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Also known as: Ad Misericordiam, Special Pleading

Description

The reader is told to agree to the proposition because of the pitiful state of the author. A logical fallacy in which someone tries to win support for their argument or idea by exploiting their opponent's feelings of pity or guilt.

The fallacy is committed when someone appeals to pity for the sake of getting a conclusion accepted.

An Appeal to Pity is a fallacy in which a person substitutes a claim intended to create pity for evidence in an argument. The form of the "argument" is as follows:

P is presented, with the intent to create pity.
Therefore claim C is true.

This line of "reasoning" is fallacious because pity does not serve as evidence for a claim. This is extremely clear in the following case: "You must accept that 1+1=46, after all I'm dying..." While you may pity me because I am dying, it would hardly make my claim true.

This fallacy differs from the Appeal to the Consequences of a Belief (ACB). In the ACB fallacy, a person is using the effects of a belief as a substitute for evidence. In the Appeal to Pity, it is the feelings of pity or sympathy that are substituted for evidence.

It must be noted that there are cases in which claims that actually serve as evidence also evoke a feeling of pity. In such cases, the feeling of pity is still not evidence. The following is an example of a case in which a claim evokes pity and also serves as legitimate evidence:
 

Examples

Jill: "He'd be a terrible coach for the team."
Bill: "He had his heart set on the job, and it would break if he didn't get it."
Jill: "I guess he'll do an adequate job."

"I'm positive that my work will meet your requirements. I really need the job since my grandmother is sick"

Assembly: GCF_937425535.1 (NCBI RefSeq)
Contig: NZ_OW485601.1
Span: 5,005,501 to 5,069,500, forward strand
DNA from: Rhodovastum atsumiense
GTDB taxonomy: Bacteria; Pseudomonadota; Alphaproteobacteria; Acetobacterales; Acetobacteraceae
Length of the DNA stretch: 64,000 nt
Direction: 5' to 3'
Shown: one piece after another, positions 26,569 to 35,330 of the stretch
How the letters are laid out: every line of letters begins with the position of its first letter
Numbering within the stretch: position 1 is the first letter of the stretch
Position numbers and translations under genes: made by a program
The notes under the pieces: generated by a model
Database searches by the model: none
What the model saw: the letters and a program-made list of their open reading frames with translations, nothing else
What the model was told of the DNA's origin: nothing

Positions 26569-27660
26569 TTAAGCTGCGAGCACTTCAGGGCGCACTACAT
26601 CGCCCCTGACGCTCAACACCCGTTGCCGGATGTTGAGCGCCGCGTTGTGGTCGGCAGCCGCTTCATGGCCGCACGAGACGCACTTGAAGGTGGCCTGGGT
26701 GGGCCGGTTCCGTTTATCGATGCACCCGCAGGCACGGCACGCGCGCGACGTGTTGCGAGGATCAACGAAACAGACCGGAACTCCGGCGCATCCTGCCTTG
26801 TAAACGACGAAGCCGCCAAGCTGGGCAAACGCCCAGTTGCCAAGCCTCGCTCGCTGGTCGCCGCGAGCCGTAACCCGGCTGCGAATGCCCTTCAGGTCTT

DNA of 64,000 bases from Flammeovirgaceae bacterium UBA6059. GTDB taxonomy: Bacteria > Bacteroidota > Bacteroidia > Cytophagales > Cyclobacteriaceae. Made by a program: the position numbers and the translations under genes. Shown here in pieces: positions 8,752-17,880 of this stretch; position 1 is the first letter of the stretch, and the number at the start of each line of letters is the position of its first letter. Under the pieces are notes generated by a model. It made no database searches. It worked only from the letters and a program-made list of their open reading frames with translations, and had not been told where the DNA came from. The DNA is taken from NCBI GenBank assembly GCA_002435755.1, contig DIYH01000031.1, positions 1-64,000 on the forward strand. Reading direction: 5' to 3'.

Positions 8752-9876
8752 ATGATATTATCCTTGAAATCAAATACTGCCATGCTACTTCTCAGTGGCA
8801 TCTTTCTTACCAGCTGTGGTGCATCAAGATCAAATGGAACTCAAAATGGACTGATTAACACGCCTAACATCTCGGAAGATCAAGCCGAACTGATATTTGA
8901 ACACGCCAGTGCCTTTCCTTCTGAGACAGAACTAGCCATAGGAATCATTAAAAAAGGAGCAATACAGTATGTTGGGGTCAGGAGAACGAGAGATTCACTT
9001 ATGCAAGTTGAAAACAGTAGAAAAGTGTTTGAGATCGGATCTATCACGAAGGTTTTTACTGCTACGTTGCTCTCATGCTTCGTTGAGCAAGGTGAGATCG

"I should receive an 'A' in this class. After all, if I don't get an 'A' I won't get the fellowship that I want."

Professor: "You missed the midterm, Bill."
Bill: "I know. I think you should let me take the makeup."
Professor: "Why?"
Bill: "I was hit by a truck on the way to the midterm. Since I had to go to the emergency room with a broken leg, I think I am entitled to a makeup."
Professor: "I'm sorry about the leg, Bill. Of course you can make it up."

The above example does not involve a fallacy. While the professor does feel sorry for Bill, she is justified in accepting Bill's claim that he deserves a makeup. After all getting run over by a truck would be a legitimate excuse for missing a test.

"I did not murder my mother and father with an axe! Please don't find me guilty; I'm suffering enough through being an orphan."

How can you say that's out? It was so close, and besides, I'm down ten games to two.

We hope you'll accept our recommendations. We spent the last three months working extra time on it.

I hope you'll stop demonstrating against our company. We need to raise mink to feed our own families.
 

Rebuttal

Identify the proposition and the appeal to pity and argue that the pitiful state of the arguer has nothing to do with the truth of the proposition.

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